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Stratification, Social Networks in the Labour Market, and Intergenerational Mobility

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  • Dan Anderberg
  • Fredrik Andersson

Abstract

Young individuals, taking the locational choices made by their altruistic parents as given, decide whether or not to acquire skills. The use of location-specific word-of-mouth communication in the transmission of information about (skilled) job opportunities implies that the local social environment partly determines an individual's expected returns to education. Stratified equilibria, when they exist, are characterised by low intergenerational social mobility and inefficient use of talent. In addition, the equilibrium responses to factors that generally encourage education may, in stratified outcomes, be highly asymmetric across socio-economic groups. Non-stratified equilibria are likely to be destabilised by measures that encourage education. Copyright 2007 The Author(s). Journal compilation Royal Economic Society 2007.

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Bibliographic Info

Article provided by Royal Economic Society in its journal The Economic Journal.

Volume (Year): 117 (2007)
Issue (Month): 520 (04)
Pages: 782-812

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Handle: RePEc:ecj:econjl:v:117:y:2007:i:520:p:782-812

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  1. Susan E. Mayer & Leonard Michael Lopoo, 2001. "Has the Intergenerational Transmission of Economic Status Changed?," JCPR Working Papers 227, Northwestern University/University of Chicago Joint Center for Poverty Research.
  2. Carneiro, Pedro & Heckman, James J., 2002. "The Evidence on Credit Constraints in Post-Secondary Schooling," IZA Discussion Papers 518, Institute for the Study of Labor (IZA).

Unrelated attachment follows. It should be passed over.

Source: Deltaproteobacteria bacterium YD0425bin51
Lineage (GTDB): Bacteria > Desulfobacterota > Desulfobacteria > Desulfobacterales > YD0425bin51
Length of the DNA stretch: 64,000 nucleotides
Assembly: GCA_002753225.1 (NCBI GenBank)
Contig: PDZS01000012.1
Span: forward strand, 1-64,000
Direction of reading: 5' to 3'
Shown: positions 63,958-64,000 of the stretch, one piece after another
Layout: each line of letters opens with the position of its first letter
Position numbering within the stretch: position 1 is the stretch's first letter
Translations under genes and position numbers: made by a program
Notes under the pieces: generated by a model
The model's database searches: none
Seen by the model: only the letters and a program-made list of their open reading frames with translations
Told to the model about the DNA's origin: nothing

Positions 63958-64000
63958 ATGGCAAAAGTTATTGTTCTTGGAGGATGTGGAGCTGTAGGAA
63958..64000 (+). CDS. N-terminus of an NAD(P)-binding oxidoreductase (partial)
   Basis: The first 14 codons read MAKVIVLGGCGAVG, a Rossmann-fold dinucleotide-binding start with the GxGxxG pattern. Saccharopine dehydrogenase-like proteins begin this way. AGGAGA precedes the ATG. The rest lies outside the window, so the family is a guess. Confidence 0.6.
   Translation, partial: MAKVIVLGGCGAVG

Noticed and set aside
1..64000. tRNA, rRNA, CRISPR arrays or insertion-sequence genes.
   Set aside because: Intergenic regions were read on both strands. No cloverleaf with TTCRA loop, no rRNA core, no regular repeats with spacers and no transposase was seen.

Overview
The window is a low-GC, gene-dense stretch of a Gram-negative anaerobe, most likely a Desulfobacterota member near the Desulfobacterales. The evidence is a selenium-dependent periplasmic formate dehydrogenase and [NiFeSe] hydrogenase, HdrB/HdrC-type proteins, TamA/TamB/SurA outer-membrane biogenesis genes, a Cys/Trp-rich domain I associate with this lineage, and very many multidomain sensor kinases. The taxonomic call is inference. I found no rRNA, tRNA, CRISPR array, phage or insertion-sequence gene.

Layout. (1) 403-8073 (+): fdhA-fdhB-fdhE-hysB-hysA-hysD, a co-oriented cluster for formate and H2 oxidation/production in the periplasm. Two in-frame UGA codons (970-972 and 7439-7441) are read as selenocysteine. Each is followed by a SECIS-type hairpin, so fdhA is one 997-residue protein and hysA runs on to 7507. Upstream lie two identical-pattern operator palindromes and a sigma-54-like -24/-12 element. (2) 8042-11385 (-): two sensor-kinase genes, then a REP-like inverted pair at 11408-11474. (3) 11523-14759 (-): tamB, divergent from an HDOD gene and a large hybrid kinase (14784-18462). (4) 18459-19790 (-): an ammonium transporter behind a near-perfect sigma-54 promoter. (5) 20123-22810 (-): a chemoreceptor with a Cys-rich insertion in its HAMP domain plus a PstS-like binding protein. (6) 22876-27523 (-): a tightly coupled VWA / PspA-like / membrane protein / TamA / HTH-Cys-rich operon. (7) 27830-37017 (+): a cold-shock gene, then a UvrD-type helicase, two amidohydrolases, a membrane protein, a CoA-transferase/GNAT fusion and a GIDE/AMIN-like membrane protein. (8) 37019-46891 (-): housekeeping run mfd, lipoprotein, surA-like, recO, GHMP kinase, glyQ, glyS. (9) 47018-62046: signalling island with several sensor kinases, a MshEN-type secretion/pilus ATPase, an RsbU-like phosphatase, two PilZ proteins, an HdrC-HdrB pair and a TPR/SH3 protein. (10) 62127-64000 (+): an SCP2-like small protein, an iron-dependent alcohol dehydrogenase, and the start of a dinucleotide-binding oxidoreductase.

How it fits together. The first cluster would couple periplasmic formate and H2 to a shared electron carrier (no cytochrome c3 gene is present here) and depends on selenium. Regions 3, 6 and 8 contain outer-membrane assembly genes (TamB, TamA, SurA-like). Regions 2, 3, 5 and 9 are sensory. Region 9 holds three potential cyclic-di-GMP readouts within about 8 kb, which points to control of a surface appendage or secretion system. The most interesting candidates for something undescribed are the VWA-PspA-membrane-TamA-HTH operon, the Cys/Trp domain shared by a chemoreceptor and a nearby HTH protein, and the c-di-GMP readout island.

3. repec:nsr:niesrd:69 is not listed on IDEAS
  4. Lorraine Dearden & Steve Machin & Howard Reed, 1995. "Intergenerational mobility in Britain," IFS Working Papers W95/20, Institute for Fiscal Studies.
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Cited by:
  1. Wolfgang Eggert & Tim Krieger & Volker Meier, 2009. "Education, unemployment and migration," Ifo Working Paper Series Ifo Working Paper Nr. 78, Ifo Institute for Economic Research at the University of Munich.
  2. James W. Boudreau, 2008. "Stratification and Growth in Agent-based Matching Markets," Working papers 2008-30, University of Connecticut, Department of Economics.
  3. Piacentini, Mario, 2008. "Migration Enclaves, Schooling Choices and Social Mobility," MPRA Paper 8376, University Library of Munich, Germany.
  4. Yannis M. Ioannides & Linda Datcher Loury, 2004. "Job Information Networks, Neighborhood Effects, and Inequality," Journal of Economic Literature, American Economic Association, vol. 42(4), pages 1056-1093, December.
  5. Blanca ZULUAGA, 2010. "Quality of social networks and educational investment decisions," Center for Economic Studies - Discussion papers ces10.29, Katholieke Universiteit Leuven, Centrum voor Economische Studiƫn.

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